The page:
The Amerindians solved the same problem the same way, by mixing corn and lysine rich beans to get a complete protein. And like Hindu Indians, they also had a vegetable rich diet (vitamins and minerals) from various winter squash. Corn beans, and squash were the Amerindian food ‘trinity’.

ATheoK
Reply to  Rud Istvan
October 28, 2021 2:38 pm

Amerindians tended to eat their dietary trinity (Three Sisters) together. Just as they planted the three plants together.
Corn that provided grain and poles for the beans and squash.
Squash that shaded and cooled the roots and ground around them, keeping moisture levels higher.
Beans that grew up the corn and improved the ground by converting nitrogen, and supplied both fresh and dried beans.

It was the Amerindians who taught the colonists to fertilize corn.

Amerindians also harvested and dried fruits, berries and nuts. Ground into a paste with dried meat added made pemmican. A food that included vitamin C through the winter months.

A little further south and Amerindians and South Americans were nixtamalizing their dried corn turning it into a much more nutritious food.
It was only a matter of time before Amerindians living further north imported the practice.

AndyHce
Reply to  ATheoK
October 28, 2021 7:31 pm

Those Amerindians seemed to have had an unfair advantage: no feudal system to dominate them, no church or king to interfere with best practices.

Doonman
October 28, 2021 1:09 pm

Contrary to popular media claims, present CO2 concentrations and temperatures have helped plant growth—including food crops—globally, as attested by scientific studies.

Because the overwhelming majority of global warming occurs in the Arctic, at night and in the winter, it can never affect food production in a harmful way.

Add to that the fact that C3 crops have already evolved to efficiently use greater than 1000ppm CO2 puts the final nail in the coffin to the myth of any agricultural peril from CO2 induced climate change.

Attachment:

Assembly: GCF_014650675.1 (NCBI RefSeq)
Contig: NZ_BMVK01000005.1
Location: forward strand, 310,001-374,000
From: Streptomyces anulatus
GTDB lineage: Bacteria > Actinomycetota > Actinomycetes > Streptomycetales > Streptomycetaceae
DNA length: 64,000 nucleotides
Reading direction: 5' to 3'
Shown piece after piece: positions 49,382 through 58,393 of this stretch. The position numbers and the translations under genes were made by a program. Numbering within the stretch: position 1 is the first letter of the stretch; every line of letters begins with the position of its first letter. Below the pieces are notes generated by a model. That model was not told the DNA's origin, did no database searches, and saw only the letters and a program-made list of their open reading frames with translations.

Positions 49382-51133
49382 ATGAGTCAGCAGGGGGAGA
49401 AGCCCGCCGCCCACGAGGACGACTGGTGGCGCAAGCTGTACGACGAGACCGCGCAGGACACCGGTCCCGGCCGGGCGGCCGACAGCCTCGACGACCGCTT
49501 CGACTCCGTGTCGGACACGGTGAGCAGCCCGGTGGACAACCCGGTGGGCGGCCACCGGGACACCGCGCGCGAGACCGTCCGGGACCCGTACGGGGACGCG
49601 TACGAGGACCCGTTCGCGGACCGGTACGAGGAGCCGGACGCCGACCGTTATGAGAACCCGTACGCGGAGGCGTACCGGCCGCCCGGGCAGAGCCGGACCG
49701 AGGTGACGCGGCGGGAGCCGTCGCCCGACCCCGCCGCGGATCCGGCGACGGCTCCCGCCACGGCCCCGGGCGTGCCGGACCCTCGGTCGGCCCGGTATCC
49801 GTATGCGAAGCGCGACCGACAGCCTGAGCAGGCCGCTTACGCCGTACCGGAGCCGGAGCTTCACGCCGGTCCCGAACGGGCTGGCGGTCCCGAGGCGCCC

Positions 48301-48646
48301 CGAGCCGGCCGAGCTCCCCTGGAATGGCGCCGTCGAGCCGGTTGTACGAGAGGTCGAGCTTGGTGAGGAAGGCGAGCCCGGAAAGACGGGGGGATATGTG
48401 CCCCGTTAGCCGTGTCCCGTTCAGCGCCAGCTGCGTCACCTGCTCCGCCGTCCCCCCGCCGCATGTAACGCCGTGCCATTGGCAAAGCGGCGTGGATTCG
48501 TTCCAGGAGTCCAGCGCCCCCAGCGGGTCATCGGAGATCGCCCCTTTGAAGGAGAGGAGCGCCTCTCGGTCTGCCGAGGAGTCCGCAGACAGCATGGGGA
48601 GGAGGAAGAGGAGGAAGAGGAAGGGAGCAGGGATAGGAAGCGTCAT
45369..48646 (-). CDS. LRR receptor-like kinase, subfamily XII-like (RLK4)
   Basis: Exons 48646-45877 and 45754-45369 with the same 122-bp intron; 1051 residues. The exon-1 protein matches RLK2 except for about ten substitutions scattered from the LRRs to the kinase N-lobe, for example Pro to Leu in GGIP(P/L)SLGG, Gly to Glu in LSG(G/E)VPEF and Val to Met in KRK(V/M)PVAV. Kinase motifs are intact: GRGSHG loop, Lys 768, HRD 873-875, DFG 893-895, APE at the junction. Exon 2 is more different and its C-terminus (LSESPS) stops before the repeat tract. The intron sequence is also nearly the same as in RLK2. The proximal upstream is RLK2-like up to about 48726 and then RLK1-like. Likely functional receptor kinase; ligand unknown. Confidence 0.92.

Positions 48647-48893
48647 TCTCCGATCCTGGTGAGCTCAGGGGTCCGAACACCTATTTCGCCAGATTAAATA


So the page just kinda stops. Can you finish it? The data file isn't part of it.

ATheoK
October 28, 2021 1:52 pm

Is the guy guarding against tigers and poisonous snakes?
Or is that area close to difficult neighbors?

Richard Page
Reply to  ATheoK
October 28, 2021 5:56 pm

No – a bigger problem are the Naxals; left-wing Maoist insurgents that will seize crops unless protected. A problem in some regions but not all.

Editor
October 28, 2021 3:55 pm

Vijay ==> Borlaug did not use gene editing — he used plain old plant breeding techniques.

pochas94
October 28, 2021 4:57 pm

Certain weirdos predict it will get cooler from here. Just so long as we keep pumping out that good plant fertilizer we should be ok.

2hotel9
October 28, 2021 5:18 pm

Climate is doing what it always has, increased agricultural output puts the lie to leftards’ lies.

James Walter
October 28, 2021 9:53 pm

Increased CO2, NOT climate change.

Sara
October 29, 2021 4:01 am

Energy shortage crippled food production in China?

How come we see photos of Indian farmers working in what might be termed a “primitive method”: (threshing the old-fashioned way as in the photo at the head of the article) and find that India is thriving (as is the USA using more modern harvesting methods) and China can’t figure things out? I know, I know: I’ve seen videos of farmers in the Chinese hinterlands doing the tractor work, but it’s legitimate to ask just what IS going on there? And why is India doing so well, when China is sadly lagging (& lacking)? Could this possibly be bad planning and too much meddling?

BlueCat57
October 29, 2021 5:45 am

For the umpteenth time: GREEN land

They had a REASON for naming it that.

bonbon
October 30, 2021 8:51 am

Narendra Modi’s government lashes out as country slips towards the bottom and behind neighbors on the Global Hunger Index

https://asiatimes.com/2021/10/india-among-worlds-hungriest-despite-record-harvests/

¨The latest Global Hunger Index says India dropped from 94th place in 2020 to 101 this year out of 116 countries with enough data to calculate scores. India now ranks behind its neighbors Sri Lanka, Nepal, Bangladesh and Pakistan.¨

Looks like Modi will attend FLOP26. Maybe he can explain this….

Bumper crops yield is not enough – modern industrial agriculture storage and distribution are decisive.

Last edited 1 month ago by bonbon
spock
Reply to  bonbon
November 8, 2021 5:05 pm

What historians will definitely wonder about in future centuries is how deeply flawed logic, obscured by shrewd and unrelenting propaganda, actually enabled a coalition of powerful special interests to convince nearly everyone in the world that CO2 from human industry was a dangerous, planet-destroying toxin. It will be remembered as the greatest mass delusion in the history of the world – that CO2, the life of plants, was considered for a time to be a deadly poison.

Richard Lindzen

spock
November 5, 2021 12:38 am

Read this great book on the subject on why fossil fuels are really the only option.

The moral case for fossil fuels

spock
November 8, 2021 5:06 pm

What historians will definitely wonder about in future centuries is how deeply flawed logic, obscured by shrewd and unrelenting propaganda, actually enabled a coalition of powerful special interests to convince nearly everyone in the world that CO2 from human industry was a dangerous, planet-destroying toxin. It will be remembered as the greatest mass delusion in the history of the world – that CO2, the life of plants, was considered for a time to be a deadly poison.

Richard Lindzen